Slender Man Is Exactly the Wrong Kind of Bad

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<i>Slender Man</i> Is Exactly the Wrong Kind of Bad

Note: This article contains spoilers for Slender Man, but you aren’t missing much.


My name is Ken, and I’m addicted to creepypasta. Completely without any pretense of irony. There, I said it.

“Creepypasta” is, I guess, a portmanteau of creepy and “copypasta,” arising from a trend on online forums that encouraged people to post their made-up spooky stories in a kind of first-person forum post format. This kind of thing always excites me because I love when people find a new medium in which to tell stories. It lets me see the spark of creativity in a new way, with new format restrictions and conventions that engage different parts of my brain. Having grown up as part of the House of Leaves generation, old enough to remember the clumsy analog world but quick to step into the ephemeral digital world, you figure I’d like this kind of word-of-mouth, viral storytelling phenomenon, right?

That said, creepypasta is almost uniformly terrible. It is largely inelegant, without nuance, and utterly fails to resemble the real world in the slightest—an essential ingredient if you actually want to tell a story that seems like it could maybe happen to you. I don’t even care. It’s the kind of bad that’s earnest and honest, the kind of storytelling that doesn’t in the least hide that it’s mostly written by 13-year-old boys who have problems with girls or 13-year-old girls who have problems with a world that’s already out to get them. A vast subgenre of it is just telling you, the reader, how to play “games” that end in demon summoning or soul stealing or navigating haunted after-hours Disneyland.

Most of it should never, ever be read, which is paradoxically why I think more writers could benefit from doing so. If the amount of it I consumed on a weekly basis were converted from weightless digital bytes into, say, a gel-like form, I’d need a firehose to deliver it to me. I was ready to write about a harrowing psychological examination of how the viral online world can affect the developing brains of the young and inexperienced as they grapple with the ever-present fear that they may be being watched, but I sadly did not get the chance to pen Paste’s review of Eighth Grade.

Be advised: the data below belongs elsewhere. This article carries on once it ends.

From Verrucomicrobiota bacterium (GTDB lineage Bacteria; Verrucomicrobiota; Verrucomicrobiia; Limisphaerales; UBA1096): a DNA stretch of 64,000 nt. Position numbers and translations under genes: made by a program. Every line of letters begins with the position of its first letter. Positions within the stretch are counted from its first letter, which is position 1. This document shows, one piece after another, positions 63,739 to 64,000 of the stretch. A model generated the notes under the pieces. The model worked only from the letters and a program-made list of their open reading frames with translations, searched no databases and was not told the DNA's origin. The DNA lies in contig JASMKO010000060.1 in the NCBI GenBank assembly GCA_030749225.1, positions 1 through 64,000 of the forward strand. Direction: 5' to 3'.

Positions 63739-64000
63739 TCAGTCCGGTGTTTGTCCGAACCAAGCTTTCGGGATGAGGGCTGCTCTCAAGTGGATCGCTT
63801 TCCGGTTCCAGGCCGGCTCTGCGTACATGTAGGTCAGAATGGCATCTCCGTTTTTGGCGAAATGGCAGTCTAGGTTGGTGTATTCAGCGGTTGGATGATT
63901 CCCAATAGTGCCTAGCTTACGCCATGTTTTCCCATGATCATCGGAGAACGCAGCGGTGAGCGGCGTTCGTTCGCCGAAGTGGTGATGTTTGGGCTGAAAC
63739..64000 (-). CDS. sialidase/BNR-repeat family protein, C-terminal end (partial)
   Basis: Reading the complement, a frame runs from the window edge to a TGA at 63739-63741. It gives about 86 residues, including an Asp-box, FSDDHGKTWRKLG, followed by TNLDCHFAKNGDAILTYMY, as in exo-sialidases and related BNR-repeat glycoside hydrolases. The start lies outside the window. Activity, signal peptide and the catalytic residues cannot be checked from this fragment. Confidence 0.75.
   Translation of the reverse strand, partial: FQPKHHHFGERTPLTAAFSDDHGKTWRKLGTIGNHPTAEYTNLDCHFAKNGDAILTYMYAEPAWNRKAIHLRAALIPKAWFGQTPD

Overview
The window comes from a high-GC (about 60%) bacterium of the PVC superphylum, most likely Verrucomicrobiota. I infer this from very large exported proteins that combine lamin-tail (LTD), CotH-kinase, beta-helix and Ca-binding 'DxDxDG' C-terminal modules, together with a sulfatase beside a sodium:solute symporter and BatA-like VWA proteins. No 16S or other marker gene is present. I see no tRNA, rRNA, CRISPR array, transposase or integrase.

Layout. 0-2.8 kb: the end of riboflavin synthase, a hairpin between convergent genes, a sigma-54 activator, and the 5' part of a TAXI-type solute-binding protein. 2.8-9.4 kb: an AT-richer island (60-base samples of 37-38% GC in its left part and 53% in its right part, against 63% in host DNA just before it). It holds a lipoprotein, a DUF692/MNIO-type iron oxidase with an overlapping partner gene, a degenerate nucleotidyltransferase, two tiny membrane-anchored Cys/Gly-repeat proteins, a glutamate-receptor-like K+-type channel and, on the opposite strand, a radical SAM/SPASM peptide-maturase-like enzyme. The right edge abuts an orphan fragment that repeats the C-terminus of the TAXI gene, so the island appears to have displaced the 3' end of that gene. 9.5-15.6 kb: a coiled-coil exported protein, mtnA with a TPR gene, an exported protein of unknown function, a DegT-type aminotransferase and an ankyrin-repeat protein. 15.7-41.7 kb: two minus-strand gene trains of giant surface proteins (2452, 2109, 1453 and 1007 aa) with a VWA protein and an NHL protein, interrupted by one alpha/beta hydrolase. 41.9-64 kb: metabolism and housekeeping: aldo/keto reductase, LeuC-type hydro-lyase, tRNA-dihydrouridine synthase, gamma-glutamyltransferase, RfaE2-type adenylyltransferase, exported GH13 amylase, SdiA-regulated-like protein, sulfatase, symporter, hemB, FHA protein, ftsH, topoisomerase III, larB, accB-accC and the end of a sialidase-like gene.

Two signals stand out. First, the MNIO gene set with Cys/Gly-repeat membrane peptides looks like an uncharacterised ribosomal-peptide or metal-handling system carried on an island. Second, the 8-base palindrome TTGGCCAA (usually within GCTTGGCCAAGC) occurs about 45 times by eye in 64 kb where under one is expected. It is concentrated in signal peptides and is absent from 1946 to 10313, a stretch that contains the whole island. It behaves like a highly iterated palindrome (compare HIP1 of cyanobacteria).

No, I am actually here to excoriate Slender Man, the latest disappointment from studio Screen Gems. Nobody else saw this dud, and I realize I may be screaming into the void. But as that’s what the average creepypasta writer does, I suppose this is my tribute to them, as well.

The medium is the message.

That video above is the first in a series of roughly 90 or 100 videos, all found footage, all told from the perspective of a Midwestern twentysomething getting drawn into a creepy mystery where our favorite tall, faceless gentleman makes many a cameo. It’s interspersed with combative counter-videos from a sock puppet account that are meant to creep him out. The acting is not professional. The sets are whatever abandoned houses, schools, factories and such the filmmakers could find and whatever hotel rooms they could afford to rent. It is a better Slender Man movie than Slender Man, easily. It may ramble, it may lack a known actor, it may occasionally be amateurish, but t is nonetheless coming from a place of creativity and determination and moxie, and I give it two deformed shadow-tentacles up. I certainly have never put that much effort into anything I’ve done in my life.

So, how would you take that kind of format—a bit by bit, drip by drip story told in snippets, in whispers, in unexpected freak-outs—and turn it into a piece where the audience sits for two hours? I’m not saying you couldn’t. I’m saying Slender Man makes no attempt to try. A good three-quarters of the fun of the Slender Man mythos is in the finding and the revealing of it, in the anticipation before the deeply sincere writer reveals the next chapter, supposedly written right after their last harrowing encounter, the epistolary nature of the whole thing a call back to classics like Dracula.

Slender Man, the movie, by contrast, just dumps us into a straightforward narrative, the only recognizable similarity being the horribly stilted teen dialogue. It is the story of Hallie and her three gal pals, high school girls who are drawn into the Slender Man mythos when some cute boys decide they’re going to try to summon him.

There’s a lot that should be going on here that just really isn’t, and plenty of other things going on that should not be. Slender Man, for the uninitiated, is a made-up boogeyman character who originated on the forums. His creator, Eric Knudsen, (credited as his forum handle “Victor Surge” in the acknowledgments of this movie) essentially claims no hard copyright on the character, which has spread among forums and eventually into fiction like the above Marble Hornets videos or the Slender Man video game.